Angered by the actions of the county commissioners, three DSS Board members resigned from their positions. The then Chairman of the board, Jim Gribble, and members Wally Treadway and Bob Thomas gave their letters of resignation.

“My heart deeply aches because of what has occurred in our community,” said Gribble. “I am deeply troubled over the loss of an innocent, defenseless child, Aubrey Littlejohn,” he continued. “The fact that we could not reach a consensus on the recommendation that you made does not mean that we did not vote… The actions of a few irritated commissioners that made us a spectacle only served to feed the media and create further hostilities… I sincerely hope that the investigation is completed in a timely manner and questions answered so that healing can then begin,” concluded Gribble.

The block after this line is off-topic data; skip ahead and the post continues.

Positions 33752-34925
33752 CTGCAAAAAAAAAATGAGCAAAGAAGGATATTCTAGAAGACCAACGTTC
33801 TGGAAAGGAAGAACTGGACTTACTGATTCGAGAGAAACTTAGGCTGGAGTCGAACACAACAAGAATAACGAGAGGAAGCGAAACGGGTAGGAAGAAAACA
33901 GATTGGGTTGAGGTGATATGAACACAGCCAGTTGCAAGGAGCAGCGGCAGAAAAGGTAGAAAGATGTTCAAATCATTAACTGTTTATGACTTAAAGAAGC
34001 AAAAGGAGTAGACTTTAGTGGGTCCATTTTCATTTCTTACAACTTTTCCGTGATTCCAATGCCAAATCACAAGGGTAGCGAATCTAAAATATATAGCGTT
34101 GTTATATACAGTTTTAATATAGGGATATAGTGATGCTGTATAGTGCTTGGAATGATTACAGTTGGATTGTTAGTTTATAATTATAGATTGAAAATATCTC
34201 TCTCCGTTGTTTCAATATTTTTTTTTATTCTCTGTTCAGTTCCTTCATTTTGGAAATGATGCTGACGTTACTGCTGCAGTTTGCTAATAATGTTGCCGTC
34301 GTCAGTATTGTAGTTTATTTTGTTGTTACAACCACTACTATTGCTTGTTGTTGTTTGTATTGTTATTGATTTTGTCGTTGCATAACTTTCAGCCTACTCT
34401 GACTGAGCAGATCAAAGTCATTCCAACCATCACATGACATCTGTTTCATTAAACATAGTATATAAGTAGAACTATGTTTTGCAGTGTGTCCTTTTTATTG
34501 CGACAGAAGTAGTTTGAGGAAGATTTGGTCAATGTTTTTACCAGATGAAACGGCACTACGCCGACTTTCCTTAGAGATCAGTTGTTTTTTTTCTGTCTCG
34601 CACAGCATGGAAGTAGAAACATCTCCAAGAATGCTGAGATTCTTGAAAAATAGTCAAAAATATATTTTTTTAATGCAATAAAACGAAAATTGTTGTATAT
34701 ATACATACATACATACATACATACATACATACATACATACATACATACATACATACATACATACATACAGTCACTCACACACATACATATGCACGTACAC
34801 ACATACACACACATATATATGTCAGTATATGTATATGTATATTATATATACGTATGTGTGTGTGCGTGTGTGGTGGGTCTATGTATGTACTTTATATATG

Bob Thomas, who also resigned from the DSS board, added his comments on the way the commission conducted its business.

“It was indeed a shock when I heard, through the media, that you had asked for our resignations … I resigned, not because you suggested we do so, but because I am fed up, frustrated and disgusted beyond description with you, the commissioners,” said Thomas. “To vilify the DSS board the way you did is inexcusable and abhorrent. ...Statements have been freely given by the public and repeated over and over in the media frenzy,” added Thomas. “However, confidentiality laws bind the DSS staff and board… It is my sincere desire that truth will prevail, that justice will be served, that the guilty will be punished and the innocent will be exonerated.”

Following the voluntary resignation of members of the DSS Board, new board members were appointed and the new board voted to suspend the employees who were being investigated in connection with Aubrey’s death.